TV Review – Masters of the Universe 200X – Episode 15: “The Mystery of Anwat Gar”
Original Air Date: 20th December 2002
Writer: Dean Stefan
Director: Gary Hartle
This is definitely one of the episodes I’ve been looking forward to rewatching since Mattel first made the announcement that they’d be streaming every 200X MOTU episode on their official YouTube channel. And I can confirm that it definitely did not disappoint watching it back after all these years.
When a troubling vision by the Sorceress sends He-Man and Man-at-Arms to the mysterious island of Anwat Gar to prevent the powerful Legacy Stones falling into Skeletor’s hands, they end up going toe-to-toe with the Sy-Klone, the island’s ancient guardian, only for the stones to end up falling into Skeletor’s hands anyway. Go figure.
I am a massive fan of this revised origin story for Sy-Klone, who has previously been everything from “The Greatest Acrobat in Eternia” to a cyborg warrior called Dash-Shel who battled against the Horde after they invaded his home world. Presenting him here as an ancient samurai warrior tasked with protecting a mystical island and its ancient artifacts gives him a real sense of gravitas – not to mention some formidable (and pretty cool looking) wind and projectile-based abilities. He’s perhaps a little under-developed at this point, but he certainly looks and acts the part, and the revamp to his visual style for this series is top quality.
I’m also a big fan of the whole ‘Indiana Jones’ vibe that Anwat Gar gives off, packed with menacing Japanese-style architecture and featuring a temple packed with lethal booby traps. Well, lethal to anyone other than the Most Powerful Man in the Universe ™, that is. I also thoroughly enjoyed the battle of skills and wills between Beast Man and Man-at-Arms on the island after He-Men and Skeletor depart to do battle elsewhere.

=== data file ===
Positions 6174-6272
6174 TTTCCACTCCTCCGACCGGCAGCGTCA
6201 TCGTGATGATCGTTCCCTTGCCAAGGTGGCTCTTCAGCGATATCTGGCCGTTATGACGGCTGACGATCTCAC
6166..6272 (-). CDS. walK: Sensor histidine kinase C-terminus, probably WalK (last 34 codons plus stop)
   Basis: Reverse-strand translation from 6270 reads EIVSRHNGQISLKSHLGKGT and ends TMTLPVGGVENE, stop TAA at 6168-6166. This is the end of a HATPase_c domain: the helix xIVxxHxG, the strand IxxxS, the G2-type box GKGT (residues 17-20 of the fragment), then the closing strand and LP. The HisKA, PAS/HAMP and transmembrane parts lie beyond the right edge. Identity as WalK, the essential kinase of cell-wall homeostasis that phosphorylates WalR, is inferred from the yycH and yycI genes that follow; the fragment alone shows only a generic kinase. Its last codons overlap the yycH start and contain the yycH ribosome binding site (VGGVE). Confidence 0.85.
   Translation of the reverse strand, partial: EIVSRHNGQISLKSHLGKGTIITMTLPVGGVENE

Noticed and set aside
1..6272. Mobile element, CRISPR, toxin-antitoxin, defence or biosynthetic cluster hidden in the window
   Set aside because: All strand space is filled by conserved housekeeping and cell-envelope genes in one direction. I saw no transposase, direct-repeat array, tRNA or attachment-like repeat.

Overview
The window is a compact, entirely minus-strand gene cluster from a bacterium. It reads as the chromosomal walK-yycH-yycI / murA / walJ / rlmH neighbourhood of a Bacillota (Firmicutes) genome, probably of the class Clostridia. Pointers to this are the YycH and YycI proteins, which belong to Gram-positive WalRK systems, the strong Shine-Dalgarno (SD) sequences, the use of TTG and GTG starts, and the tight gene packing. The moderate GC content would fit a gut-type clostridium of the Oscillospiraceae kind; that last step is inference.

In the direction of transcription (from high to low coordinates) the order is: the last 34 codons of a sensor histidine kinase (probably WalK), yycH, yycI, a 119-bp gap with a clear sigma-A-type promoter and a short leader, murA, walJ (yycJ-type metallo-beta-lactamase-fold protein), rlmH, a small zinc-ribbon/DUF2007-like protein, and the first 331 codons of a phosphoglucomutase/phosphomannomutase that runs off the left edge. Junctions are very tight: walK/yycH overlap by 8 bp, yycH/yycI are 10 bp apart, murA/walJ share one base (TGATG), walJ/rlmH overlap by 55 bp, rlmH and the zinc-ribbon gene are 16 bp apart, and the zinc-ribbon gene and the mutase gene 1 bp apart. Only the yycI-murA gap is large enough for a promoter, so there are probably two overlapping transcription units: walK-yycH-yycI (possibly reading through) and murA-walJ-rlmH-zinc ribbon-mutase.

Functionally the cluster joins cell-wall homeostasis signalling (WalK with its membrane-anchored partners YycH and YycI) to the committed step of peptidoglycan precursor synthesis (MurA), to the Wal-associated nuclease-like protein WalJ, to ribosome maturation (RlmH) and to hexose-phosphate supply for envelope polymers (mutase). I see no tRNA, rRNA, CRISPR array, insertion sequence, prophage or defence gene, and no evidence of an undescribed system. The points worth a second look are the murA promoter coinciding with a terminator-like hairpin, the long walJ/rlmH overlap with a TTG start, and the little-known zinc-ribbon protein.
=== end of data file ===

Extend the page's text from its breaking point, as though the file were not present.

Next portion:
The latter part of the episode veers into the realm of full-blown toy commercial, which is pretty much exactly the intention. He-Man and Skeletor, empowered by the Legacy Stones, transform into their jacked-up Samurai Armour (complete with weird spring-loaded jumping boots?) and beat the hell out of each other before, as you might expect, He-Man gets the upper hand and sends his adversary packing. It’s a slightly disappointing end to what was becoming an genuinely interesting episode, and seeing Sy-Klone sidelined so spectacularly in favour of yet another He-Man versus Skeletor punch-up feels like a massively missed opportunity. He’d stick around as a supporting member of the Masters moving forward, but outside of Episode 24, “Separation”, when he tries to seek out his family, never really gets much to do moving forwards.
These minor niggles aside, this is a cracking episode that introduces a new version of an established character complete with a fresh new mythology and look. Another impressive showcase of the top-notch worldbuilding on display in this well-loved series.
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The writer of this piece was: Craig Neilson-Adams (aka Ceej)
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